It is often really hard to cut down on our plastic use, even if we really want to – simply because there is just so much of it all around us. Plastic has become absolutely ubiquitous coming home from the grocery store without bringing back a ton of plastic seems to be a challenge. Even when we do away with plastic bags and bottles – as we should – there still remains the issue of plastic packaging that now comes with virtually everything. To add to that, many of those things are so common and small that they very easily slip our attention. Like, for example, bread tags. Those little plastic squares that are used to keep bread bags sealed – you probably forget they even exist even though you likely see one every day.

Seeing that they are so unique and small, most bread tags never get recycled. But one teen is hoping to change this. Those little bread tags now have a very special purpose thanks to Danielle Cares for Chairs, an organization recycling bread tags to purchase … wheelchairs.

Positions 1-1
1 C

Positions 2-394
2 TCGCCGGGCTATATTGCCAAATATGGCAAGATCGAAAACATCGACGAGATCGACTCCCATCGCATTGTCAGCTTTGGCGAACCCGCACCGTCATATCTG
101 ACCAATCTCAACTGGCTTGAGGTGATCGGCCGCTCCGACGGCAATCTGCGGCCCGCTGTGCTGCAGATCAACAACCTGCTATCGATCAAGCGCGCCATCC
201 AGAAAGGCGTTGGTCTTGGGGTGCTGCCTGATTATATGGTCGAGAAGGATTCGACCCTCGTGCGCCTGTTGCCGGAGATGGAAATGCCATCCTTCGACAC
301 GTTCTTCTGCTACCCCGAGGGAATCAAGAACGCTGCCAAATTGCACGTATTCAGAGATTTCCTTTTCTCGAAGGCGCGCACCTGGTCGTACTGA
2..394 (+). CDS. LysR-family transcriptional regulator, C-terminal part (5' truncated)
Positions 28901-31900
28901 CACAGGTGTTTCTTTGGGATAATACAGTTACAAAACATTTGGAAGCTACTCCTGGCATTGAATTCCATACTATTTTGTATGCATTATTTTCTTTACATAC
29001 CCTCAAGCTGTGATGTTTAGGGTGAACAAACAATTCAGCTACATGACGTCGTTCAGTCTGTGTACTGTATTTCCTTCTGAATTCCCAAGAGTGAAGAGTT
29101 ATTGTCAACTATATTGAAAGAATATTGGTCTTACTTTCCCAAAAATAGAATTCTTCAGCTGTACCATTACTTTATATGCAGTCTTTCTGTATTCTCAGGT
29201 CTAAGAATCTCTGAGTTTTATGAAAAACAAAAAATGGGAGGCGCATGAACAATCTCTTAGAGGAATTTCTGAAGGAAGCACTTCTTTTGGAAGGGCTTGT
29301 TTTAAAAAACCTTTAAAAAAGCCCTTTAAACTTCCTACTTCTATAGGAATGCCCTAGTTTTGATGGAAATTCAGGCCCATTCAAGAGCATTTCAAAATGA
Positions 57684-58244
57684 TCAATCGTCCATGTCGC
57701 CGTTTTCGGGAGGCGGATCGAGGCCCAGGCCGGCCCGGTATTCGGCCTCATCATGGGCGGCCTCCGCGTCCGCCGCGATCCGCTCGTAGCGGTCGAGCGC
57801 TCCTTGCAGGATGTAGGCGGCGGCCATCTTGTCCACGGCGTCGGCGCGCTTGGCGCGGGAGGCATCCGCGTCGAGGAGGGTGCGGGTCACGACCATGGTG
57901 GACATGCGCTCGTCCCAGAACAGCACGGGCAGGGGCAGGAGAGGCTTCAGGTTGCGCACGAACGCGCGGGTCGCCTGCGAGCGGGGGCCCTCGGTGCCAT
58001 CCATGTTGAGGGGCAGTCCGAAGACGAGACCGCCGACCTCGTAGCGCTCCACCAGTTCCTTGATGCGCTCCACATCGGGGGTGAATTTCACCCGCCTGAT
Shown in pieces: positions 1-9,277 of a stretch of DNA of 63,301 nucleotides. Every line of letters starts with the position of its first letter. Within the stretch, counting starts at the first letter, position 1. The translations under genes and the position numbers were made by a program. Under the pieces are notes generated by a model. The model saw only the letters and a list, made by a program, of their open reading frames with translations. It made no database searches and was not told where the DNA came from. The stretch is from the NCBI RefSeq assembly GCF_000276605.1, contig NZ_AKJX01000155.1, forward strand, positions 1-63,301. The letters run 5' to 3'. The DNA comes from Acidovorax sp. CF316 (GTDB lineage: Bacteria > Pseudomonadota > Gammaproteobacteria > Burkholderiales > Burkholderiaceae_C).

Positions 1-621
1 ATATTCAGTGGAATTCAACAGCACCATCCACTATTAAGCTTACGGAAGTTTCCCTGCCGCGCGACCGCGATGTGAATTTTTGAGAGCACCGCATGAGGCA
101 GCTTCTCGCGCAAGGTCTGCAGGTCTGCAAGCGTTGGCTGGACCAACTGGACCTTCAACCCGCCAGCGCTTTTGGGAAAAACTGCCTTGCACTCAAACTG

Started by 17-year-old Danielle Rothchild, a high school student, Danielle Cares for Chairs was thought up after she made a one-of-the-kind fashion project – a dress made out of precisely 5,000 bread tags. As she told the newspaper IndyStar, Danielle was drawn to the idea of collecting the tags after she found out about a foundation in South Africa that was exchanging bread tags for money to buy wheelchairs. She was instantly inspired and wanted to try her hand at the task.

Danielle Cares for Chairs collects bread tags, takes them to a recycling plant, and the funds go towards the purchase of wheelchairs for those who need them. The non-profit has been supported by various restaurants and hotels as well as by sports teams, one of which agreed to set up collection buckets in their stadium. Of course, it will take a lot of buckets of bread tags to make the goal of the first funded wheelchair a reality – but Danielle has kept at it with inspiring determination.

She writes about the organization on its website: “We believe in taking action with urgency in order to raise public awareness about the most pressing issues of today’s society.” She is now in the process of setting up multiple collection points where people can drop bread tags. Now, instead of ending their lives in a landfill or the oceans, these bread tags are giving back to the community!

Click here to learn more about Danielle Cares for Chairs and make a donation.


If you’re looking to cut down on your own plastic use, check out One Green Planet’s #CrushPlastic campaign!

Image source: Danielle Cares for Chairs/Facebook